Air – Live Review – Halifax Piece Hall

Air – Live Review – Halifax Piece Hall (3)

By David Schuster, June 2024

You’d have to look a long way to find a band as cool as electronic space-pop veterans, Air. Their trademark white stage instruments, the musicians also dressed in white and their understated stage entrance, all ooze the very definition of chic. And, they’re French, of course.

So, for tonight at least, the beautiful corner of Yorkshire which is Halifax Piece Hall, has a very continental vibe. Men in linen suits and women in cotton dresses sway languidly to the pre-concert DJ set. Others, myself included, sit and people watch, whilst sipping a cooling beverage. The atmosphere is undoubtedly helped by the weather. After what has felt like six months of winter, the latter part of June has been hot and sunny, and it’s comfortably mid-twenties in the galleried stone square of the venue. However, being England, it’s not to be depended upon, dark, thunderous clouds hang over the surrounding Pennine hills. I cross my fingers and hope that the gothic steeple of the adjacent church, pointing upwards at a blue patch of sky, is a sign.

We get a cheery wave as the band take their positions, and, without further ado, we’re off on a fantastic musical journey back to 1998. That’s the year the duo of Nicolas Godin and Jean-Benoit Dunckel launched their seminal debut Moon Safari, thereby setting the standard for Euro-chill pop. Tonight, and for this tour which began on the 25th anniversary of its release, they are playing that entire album, in full.

Air – Live Review – Halifax Piece Hall (2)

“Multitude of effects”

The opening bars of ‘La femme d’argent’ immediately whisk us away on slow waves of sound, Godin’s guitar and Dunckel’s Hammond organ producing a sound that was nostalgically vintage even by the late 90’s, but which by contrast would slip unnoticed into any current lo-fi playlist. Rapturous applause greets the tongue in cheek ‘Sexy Boy’. Oddly, whilst this reached number 13 in the UK charts, 22 in the US and even 27 in Iceland, it was less well received in their home country, where its peak position was 65. By the distinctive wah-wah tones of ‘All I Need’, it’s clear that they are also presenting the tracks in the same order as the original recording. That’s a wise decision; if you’ve something that has been beloved by so many for so long, why mess with it?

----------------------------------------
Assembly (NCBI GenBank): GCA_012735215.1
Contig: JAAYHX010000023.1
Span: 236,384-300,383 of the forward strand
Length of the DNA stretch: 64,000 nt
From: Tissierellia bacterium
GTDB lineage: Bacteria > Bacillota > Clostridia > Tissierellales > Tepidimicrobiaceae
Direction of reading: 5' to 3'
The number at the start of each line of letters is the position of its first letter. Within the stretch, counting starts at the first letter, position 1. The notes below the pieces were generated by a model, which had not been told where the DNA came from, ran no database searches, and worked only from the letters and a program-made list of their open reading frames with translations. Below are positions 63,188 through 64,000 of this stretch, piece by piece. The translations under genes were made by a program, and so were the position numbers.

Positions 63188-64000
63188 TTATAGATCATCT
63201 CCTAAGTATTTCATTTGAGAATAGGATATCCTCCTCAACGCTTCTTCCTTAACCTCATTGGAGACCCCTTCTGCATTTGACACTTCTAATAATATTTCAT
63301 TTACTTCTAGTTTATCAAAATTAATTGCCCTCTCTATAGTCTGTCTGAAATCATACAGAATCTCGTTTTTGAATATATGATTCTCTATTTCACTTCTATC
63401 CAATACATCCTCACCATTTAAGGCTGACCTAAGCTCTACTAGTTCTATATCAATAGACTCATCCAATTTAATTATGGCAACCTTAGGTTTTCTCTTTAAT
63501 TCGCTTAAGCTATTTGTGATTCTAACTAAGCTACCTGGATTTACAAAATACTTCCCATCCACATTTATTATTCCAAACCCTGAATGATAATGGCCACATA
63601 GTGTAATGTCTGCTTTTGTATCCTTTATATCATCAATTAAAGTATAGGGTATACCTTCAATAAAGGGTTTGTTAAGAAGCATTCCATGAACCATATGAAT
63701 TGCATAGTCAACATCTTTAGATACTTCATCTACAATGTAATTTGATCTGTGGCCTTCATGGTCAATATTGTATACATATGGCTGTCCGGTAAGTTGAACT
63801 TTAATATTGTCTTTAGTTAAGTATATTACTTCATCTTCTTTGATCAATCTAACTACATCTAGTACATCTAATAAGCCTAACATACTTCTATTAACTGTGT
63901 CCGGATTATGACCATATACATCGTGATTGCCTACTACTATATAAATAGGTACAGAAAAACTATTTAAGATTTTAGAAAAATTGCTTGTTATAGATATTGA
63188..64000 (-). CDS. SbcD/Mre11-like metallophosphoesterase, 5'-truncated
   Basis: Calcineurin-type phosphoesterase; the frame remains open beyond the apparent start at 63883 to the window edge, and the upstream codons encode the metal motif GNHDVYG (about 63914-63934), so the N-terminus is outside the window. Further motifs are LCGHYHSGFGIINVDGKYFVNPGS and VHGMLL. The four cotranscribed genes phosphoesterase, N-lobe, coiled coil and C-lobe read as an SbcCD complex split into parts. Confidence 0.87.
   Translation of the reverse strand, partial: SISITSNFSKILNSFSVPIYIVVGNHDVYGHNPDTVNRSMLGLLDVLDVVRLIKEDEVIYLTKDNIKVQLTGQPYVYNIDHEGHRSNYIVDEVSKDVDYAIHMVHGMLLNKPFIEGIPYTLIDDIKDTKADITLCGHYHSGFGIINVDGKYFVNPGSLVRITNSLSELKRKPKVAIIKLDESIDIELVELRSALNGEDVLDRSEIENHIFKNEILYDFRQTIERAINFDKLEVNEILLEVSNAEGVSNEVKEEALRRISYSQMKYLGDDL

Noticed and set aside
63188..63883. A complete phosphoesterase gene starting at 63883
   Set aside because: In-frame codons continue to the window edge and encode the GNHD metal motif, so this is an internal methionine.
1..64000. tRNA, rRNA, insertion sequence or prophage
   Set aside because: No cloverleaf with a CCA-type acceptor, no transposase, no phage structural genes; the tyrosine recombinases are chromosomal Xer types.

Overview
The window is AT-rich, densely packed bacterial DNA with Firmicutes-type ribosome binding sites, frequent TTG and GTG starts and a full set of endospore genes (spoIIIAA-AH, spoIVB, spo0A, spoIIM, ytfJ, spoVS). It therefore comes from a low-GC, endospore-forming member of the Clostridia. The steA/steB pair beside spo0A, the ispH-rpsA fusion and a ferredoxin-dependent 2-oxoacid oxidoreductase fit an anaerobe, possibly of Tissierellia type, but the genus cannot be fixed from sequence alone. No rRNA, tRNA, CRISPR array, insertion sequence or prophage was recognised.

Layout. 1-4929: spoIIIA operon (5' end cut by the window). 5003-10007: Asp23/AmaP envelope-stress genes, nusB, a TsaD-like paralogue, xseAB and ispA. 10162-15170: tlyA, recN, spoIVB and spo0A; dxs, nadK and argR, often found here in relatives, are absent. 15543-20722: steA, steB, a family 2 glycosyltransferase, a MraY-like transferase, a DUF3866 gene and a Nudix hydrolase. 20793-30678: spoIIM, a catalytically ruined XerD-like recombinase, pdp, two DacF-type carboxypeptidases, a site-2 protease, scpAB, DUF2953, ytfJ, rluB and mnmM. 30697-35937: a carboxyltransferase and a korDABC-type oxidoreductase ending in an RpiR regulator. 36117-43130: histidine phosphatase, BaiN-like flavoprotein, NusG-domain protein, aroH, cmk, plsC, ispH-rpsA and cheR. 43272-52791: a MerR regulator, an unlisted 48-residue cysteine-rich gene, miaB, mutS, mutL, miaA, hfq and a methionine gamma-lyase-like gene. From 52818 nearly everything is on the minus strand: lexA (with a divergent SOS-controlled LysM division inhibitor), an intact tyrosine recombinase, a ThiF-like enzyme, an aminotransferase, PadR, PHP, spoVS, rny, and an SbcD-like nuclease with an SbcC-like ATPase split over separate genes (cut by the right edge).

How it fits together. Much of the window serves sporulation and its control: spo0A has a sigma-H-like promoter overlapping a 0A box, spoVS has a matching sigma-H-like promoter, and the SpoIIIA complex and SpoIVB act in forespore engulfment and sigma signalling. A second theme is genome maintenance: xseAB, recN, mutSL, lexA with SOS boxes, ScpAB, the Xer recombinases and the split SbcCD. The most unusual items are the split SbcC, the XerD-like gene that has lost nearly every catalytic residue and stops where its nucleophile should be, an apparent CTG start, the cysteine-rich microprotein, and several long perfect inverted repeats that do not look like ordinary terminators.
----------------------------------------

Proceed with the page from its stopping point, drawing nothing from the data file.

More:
As you’d expect, the stage show is both clever and impressive. At first it appears as a simple white letterbox format frame around the whole band, lighted at the back, throwing the performers into silhouette. It soon becomes apparent that the whole thing is a huge hi-resolution backdrop, which allows for a multitude of effects; fireworks, star fields, planets, sunrise and, humorously, even ‘Pong’, the 70’s table-tennis based arcade game. I’ve commented before on the quality of the Piece Hall’s PA system, and that’s especially apparent tonight. Electronica, with it’s wide range of frequencies from almost sub-sonic bass beats to high range tweets and bleeps, is notoriously hard to difficult to cater for. However, it’s crisp and clear, without any hint of distortion.

Air – Live Review – Halifax Piece Hall (1)


At just less than 45 minutes, Moon Safari was never a long record. So, at the end of the tenth song, the upbeat, honky-tonk ‘Le voyage de Penelope’, I’m interested to see what will happen next. Clearly not ones for long speeches, the musicians say “Thank you.” and “Merci.” then depart the stage.

Fortunately, contrary to the muttered prediction of a bloke in front of me; “I guess we all go home now, then.”, after a short pause the group return for a second ‘Best of’ set of six tracks. There’s a wide set of choices spanning ambient dance, pop and the appropriately named heavier sounds of ‘Don’t Be Light’. They close with two well deserved encores. ‘Alone in Kyoto’, from the soundtrack to Sofia Coppola’s excellent film Lost in Translation, and an epic rendition of ‘Electronic Performers’.

Air are indeed virtuoso electronic performers, and they do it with style.

images: Cuffe & Taylor


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